John Wakefield Holder was born on March 19 1945 at the quaintly named Superlative, St. George, Barbados.
He was educated at Combermere High School, Barbados and Rochdale College.
John is 6 ft 0 in tall and was a right-arm fast-medium bowler and right-hand bat.
His nicknames were Benson and Hod. He played for Hampshire from 1968 to 1972. With his bowling he had a very impressive average (24.56) and strike rate (51.0). He took 55 wickets at 23.27 in 1970. His best bowling performance came in his final season, 1972, when he took 6/49 and 7/79 (match figures of 13/128) against Gloucestershire.
A month later he took a hat-trick against Kent.
From 1974 to 1982 John plied his skills as a professional in the Lancashire and Yorkshire leagues.
In 1983, aged 38, John became a first-class umpire.
Just 5 years later, he stood in his first Test - England against Sri Lanka at Lord's.
Over the next 3 years he umpired a further 9 Tests - 4 of these were with John Hampshire, for Tests between Pakistan and India, as one of the first neutral umpiring appointments. His last Test and ODI umpiring assignments were in 2001.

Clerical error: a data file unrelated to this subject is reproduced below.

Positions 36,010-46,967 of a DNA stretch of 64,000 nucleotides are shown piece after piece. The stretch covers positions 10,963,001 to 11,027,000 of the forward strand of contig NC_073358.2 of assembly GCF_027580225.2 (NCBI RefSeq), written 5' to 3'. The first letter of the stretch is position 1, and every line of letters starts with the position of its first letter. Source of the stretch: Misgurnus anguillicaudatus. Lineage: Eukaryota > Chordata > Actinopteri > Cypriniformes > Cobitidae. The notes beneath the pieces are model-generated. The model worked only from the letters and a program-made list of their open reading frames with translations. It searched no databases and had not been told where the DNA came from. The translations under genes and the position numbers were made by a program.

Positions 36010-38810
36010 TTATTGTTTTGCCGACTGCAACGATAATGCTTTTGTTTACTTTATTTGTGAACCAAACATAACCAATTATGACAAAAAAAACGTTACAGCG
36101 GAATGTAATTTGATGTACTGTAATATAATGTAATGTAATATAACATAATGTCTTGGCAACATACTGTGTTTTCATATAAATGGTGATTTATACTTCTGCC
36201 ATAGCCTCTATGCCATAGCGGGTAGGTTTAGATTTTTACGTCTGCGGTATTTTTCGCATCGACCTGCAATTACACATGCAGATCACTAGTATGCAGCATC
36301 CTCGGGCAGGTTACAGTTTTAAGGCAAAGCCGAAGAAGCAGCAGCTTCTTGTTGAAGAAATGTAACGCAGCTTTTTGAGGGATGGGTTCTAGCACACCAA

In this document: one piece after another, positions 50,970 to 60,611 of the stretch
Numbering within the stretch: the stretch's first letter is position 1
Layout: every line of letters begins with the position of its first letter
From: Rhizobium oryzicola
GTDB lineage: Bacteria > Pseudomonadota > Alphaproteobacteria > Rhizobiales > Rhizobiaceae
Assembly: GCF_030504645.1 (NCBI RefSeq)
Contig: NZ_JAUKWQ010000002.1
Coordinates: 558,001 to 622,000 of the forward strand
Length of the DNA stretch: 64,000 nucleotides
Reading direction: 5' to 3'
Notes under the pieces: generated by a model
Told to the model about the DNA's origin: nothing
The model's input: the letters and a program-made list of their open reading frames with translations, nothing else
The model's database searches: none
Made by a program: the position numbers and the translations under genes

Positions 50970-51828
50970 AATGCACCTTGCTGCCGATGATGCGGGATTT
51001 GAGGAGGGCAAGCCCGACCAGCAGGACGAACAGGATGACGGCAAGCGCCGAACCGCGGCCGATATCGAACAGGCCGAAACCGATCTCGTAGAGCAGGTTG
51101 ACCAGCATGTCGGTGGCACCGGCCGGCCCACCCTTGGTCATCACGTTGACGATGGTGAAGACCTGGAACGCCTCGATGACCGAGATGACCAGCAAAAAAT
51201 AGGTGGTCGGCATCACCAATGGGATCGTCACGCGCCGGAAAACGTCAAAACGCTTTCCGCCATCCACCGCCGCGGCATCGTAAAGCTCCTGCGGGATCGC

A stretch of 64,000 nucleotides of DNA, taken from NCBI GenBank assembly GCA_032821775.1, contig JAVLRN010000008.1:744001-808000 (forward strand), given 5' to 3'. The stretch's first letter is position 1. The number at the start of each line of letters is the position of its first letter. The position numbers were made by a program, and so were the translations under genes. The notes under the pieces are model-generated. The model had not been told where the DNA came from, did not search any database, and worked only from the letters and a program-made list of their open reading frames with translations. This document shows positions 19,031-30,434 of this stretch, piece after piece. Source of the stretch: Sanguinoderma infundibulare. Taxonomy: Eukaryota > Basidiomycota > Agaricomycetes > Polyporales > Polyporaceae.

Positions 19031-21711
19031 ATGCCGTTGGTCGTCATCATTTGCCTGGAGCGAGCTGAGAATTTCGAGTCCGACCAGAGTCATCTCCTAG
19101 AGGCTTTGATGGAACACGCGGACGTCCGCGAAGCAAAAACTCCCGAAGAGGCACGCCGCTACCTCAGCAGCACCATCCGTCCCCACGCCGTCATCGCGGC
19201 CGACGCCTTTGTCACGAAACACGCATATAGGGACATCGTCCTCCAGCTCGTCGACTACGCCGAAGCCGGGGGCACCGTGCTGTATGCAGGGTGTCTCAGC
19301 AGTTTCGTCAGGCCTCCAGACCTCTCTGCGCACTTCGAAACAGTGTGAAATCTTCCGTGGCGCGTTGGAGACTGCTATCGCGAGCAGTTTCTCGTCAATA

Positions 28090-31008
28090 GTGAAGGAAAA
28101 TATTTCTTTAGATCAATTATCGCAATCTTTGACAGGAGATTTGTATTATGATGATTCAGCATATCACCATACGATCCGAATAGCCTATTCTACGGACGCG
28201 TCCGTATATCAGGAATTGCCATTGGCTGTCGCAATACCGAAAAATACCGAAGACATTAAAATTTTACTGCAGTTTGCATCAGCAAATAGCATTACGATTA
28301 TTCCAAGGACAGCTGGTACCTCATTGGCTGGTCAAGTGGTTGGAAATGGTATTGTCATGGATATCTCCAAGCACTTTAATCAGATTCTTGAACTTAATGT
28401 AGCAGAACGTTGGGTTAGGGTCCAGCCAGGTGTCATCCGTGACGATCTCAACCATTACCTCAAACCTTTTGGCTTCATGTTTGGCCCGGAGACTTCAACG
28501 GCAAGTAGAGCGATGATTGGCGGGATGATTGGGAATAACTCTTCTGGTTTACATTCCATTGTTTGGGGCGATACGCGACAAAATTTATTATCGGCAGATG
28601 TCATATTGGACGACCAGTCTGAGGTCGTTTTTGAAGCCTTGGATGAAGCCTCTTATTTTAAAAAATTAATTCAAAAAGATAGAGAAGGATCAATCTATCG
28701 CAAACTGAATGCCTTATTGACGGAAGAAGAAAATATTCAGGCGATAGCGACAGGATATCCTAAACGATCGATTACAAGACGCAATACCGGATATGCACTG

John had the honour, for his last Test, of being an umpire in the Lord's Ashes Test of 2001.
John has strong views on the role of technology in cricket.
Umpires, of course, do not have the luxury of multiple camera angles when they make their split second decisions.
John is a believer that the authority of the umpire should not be diluted by the influence of TV.
He can regularly be heard on TMS giving an authoritative view on a point of cricket law.
John often refers to "umpire field craft".
John is a man who is universally liked and respected throughout the cricket world.
It will be a delight to welcome him to hear about our game from the point of view of an ex-player and umpire.
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